Best of EduTech 2011
The end of the year inevitably brings out “best of” lists. And continuing the trend of “Top 11 in 2011” is Michael Staton’s “11 Tech Factors That Changed Education in 2011.” Staton’s company Inigral develops social software for student recruitment and higher education retention; it was named one of the top 10 innovative companies in education by Fast Company. Staton’s list picks trendsetters that are “quickly impacting how young people relate to and absorb education.”
I’m most intrigued by number 1 – the “Uncollege Movement.” The “who really needs college” uprising gained steam this year when PayPal co-founder (and early Facebook investor) Peter Thiel announced the first winners of his “20 under 20” Thiel fellows. From hundreds of applicants Thiel chose 24 entrepreneurs (he couldn’t narrow the field to 20) under the age of 20 to receive a $100,000 grant and access to a network of high-profile mentors so that, in two years, these budding entrepreneurs could turn their business hopes into reality, reports Jennifer Wang in Entrepreneur Magazine. The only condition: Thiel Fellows cannot attend college while in the program. Why? Because Thiel believes entrepreneurship can’t be taught in a classroom, and that college with its commensurate mountains of student debt serve to hinder, not advance, young talent today. Hence the “Un-college Movement.”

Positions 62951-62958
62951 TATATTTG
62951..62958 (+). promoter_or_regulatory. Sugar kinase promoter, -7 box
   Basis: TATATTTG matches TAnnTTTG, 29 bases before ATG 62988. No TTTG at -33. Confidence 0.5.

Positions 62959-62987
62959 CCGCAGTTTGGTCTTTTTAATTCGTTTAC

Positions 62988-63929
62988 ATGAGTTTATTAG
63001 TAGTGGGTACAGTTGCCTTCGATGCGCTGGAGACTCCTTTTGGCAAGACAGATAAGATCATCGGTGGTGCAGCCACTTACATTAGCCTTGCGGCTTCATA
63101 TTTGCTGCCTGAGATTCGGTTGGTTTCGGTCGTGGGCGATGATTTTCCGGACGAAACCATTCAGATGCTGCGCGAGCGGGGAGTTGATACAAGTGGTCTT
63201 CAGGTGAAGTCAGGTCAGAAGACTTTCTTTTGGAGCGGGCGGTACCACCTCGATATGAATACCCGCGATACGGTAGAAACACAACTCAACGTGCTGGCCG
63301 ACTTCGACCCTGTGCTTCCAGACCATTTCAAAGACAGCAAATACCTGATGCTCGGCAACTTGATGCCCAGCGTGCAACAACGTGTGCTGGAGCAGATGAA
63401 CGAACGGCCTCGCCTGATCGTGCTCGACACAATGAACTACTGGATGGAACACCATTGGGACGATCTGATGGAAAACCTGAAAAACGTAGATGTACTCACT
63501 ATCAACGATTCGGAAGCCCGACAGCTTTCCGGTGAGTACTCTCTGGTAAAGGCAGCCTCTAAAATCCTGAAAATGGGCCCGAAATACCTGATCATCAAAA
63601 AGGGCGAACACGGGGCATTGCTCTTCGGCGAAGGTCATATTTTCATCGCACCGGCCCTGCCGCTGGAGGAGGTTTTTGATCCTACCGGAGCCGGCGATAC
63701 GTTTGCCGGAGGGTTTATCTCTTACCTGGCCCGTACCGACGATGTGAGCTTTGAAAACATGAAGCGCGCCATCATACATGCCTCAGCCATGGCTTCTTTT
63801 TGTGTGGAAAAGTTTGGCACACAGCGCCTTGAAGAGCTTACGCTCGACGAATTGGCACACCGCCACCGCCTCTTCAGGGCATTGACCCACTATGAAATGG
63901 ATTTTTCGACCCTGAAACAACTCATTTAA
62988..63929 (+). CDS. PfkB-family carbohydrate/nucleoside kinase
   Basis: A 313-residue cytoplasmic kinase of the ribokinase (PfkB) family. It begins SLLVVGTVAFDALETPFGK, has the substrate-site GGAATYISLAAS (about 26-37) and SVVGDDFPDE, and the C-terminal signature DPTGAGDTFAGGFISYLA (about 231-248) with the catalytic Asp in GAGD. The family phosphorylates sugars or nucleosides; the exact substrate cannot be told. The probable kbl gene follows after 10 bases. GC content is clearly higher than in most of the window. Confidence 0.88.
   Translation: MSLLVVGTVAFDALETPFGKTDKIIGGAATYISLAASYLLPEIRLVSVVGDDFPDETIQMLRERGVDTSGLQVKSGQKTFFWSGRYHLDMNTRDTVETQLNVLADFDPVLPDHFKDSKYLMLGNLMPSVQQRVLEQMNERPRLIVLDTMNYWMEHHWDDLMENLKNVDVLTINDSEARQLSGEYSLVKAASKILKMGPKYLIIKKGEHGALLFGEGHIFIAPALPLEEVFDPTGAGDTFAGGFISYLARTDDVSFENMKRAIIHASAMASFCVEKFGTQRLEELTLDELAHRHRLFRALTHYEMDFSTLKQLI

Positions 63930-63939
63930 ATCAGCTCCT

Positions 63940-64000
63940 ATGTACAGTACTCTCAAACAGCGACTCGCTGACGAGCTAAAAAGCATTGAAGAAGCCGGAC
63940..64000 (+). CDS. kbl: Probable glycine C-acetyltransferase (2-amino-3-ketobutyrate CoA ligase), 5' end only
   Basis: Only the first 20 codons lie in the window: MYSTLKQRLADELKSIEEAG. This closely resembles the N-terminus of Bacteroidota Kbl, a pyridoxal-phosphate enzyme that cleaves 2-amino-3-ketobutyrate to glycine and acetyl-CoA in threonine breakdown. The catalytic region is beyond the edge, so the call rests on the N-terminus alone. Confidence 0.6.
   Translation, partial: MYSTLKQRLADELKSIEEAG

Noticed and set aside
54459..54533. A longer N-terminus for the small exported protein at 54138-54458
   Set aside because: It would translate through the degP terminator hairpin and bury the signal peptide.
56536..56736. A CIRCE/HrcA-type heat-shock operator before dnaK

So, if you aren’t Thiel Fellow, but traditional college doesn’t light your entrepreneurial fire, what do you do? Writer Anya Kamenetz describes the way forward for “Uncollege” credentialing in her book The Edupunks Guide to a DIY Credential (is it too late rename my blog “Edupunks”?). Kamenetz’s book offers a “comprehensive guide to learning online and charting a personalized path to an affordable credential.” In assessing the impact of the “Uncollege Movement,” Staton wonders how soon (not whether) employers will accept un-collegians as readily as they do traditional graduates.
And my favorite trend is number 11 – “Schools are scaling, and so are professors.” Staton recognizes how online university learning has the potential to democratize higher education by bringing name brand schools and degrees like the University of Southern California’s Masters in Teaching to a lap top near you (a huge development this year). Readers of this blog will recognize the other trend – the scaling of instruction from world-renowned professors through popular online courses offered to anyone and everyone. Stanford’s Peter Norvig and Sebastian Thru headlined this effort with their wildly popular online course in artificial intelligence. “Now that the cost of distributing content is zero and the potential to reach anyone is limitless,” writes Staton, “all-star professors should be teaching every class.”
Beth T. Sigall
December 22, 2011